The best was yet to come.

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To understand how Guillermo Barros Schelotto helped lead the Crew to the Promised Land in 2008, it helps to understand a little about the man himself. At the time of his signing, MLS had a checkered history with foreign stars. Some came in and performed brilliantly while others treated their stay as an easy paycheck that wasn’t worth the effort.

There’s the famous story told by Schmid in the locker room after MLS Cup 2008. After watching Schelotto practice for the first time, then-assistant coach Robert Warzycha asked, “Are you sure about this guy?” Warzycha caught some heat from the fans over that anecdote, but it was unfair because that seemed to be the first impression of just about everyone.

When Federico Higuain first arrived in Columbus, teammate Andy Gruenebaum noted how Higuain’s first impression differed from Schelotto’s. “When [Schelotto] first got here, we were like, ‘Are you KIDDING me?’” Gruenebaum said back in 2012. “Guille was one of the worst practice players. When Guille first got here, we didn’t really understand that he was like, ‘I’ll see you guys Saturday.’ And then he’d show up on Saturday and the guy was unreal. He was amazing.”

“Yeah, in practice, he was (crap),” laughed Steven Lenhart, a Crew teammate from 2008-2010. “But at that point in his career, dude, do whatever you want.”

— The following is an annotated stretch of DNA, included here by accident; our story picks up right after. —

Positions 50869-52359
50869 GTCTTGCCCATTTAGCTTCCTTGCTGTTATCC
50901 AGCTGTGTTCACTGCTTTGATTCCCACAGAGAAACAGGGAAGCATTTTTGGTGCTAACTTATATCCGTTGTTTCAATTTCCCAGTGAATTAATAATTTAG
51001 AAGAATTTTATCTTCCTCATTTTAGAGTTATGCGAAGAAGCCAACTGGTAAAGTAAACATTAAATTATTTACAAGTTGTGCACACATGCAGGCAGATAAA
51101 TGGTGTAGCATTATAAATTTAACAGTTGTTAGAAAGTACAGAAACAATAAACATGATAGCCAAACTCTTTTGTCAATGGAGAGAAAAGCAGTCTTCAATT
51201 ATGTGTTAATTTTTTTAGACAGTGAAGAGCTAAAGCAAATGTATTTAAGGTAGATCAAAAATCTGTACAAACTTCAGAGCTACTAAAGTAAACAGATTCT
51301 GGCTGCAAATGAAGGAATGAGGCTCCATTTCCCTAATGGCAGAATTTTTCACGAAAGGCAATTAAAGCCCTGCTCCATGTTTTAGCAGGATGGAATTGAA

Teammates joke about it now, but in those first few practices in the spring of 2007, history gave them reason for concern. They couldn’t have initially known that Schelotto was saving his 34-year-old legs for 90 minutes of magic on Saturday. They couldn’t have known that he would bleed for the Columbus Crew as if they were Boca Juniors. They couldn’t have known that he was determined to get the most out of his time in America in every respect. All of that would become apparent when the whistle blew for real.

“There’s always that feeling that a guy who comes late in his career may not be willing to do some of the work or the sacrifice for the team,” Moreno said, “because, logically, he had already accomplished just about everything there was to accomplish in his career with Boca Juniors. What else could he be motivated by?

“I think it became very clear that his goal was to make it work in Columbus and that the Columbus Crew were a team that he was proud to be a part of,” continued Moreno. “You don’t win as many championships and important things as he did over the course of his career unless there is something deep within you that pushes you and motivates you.”

“When you were playing, you always felt that he was just as hard a worker as anyone,” Lenhart said. “You felt like he was fighting for time like he was the last player on our team—like he didn’t have a guaranteed spot on the team. Every single game he was committed to bringing the team together through working hard.”

Off the field, Schelotto ingrained himself into the locker room and the American culture. He worked hard at learning English, even carrying a notebook around so he could write down his errors or new pieces of information and learn from them. He studied up on American football so that he could compete in Hejduk’s weekly pick ‘em pool. He touted Columbus’ virtues to out-of-towners who suggested that a bigger American market would be more befitting of his talents. Most importantly, he was just one of the guys.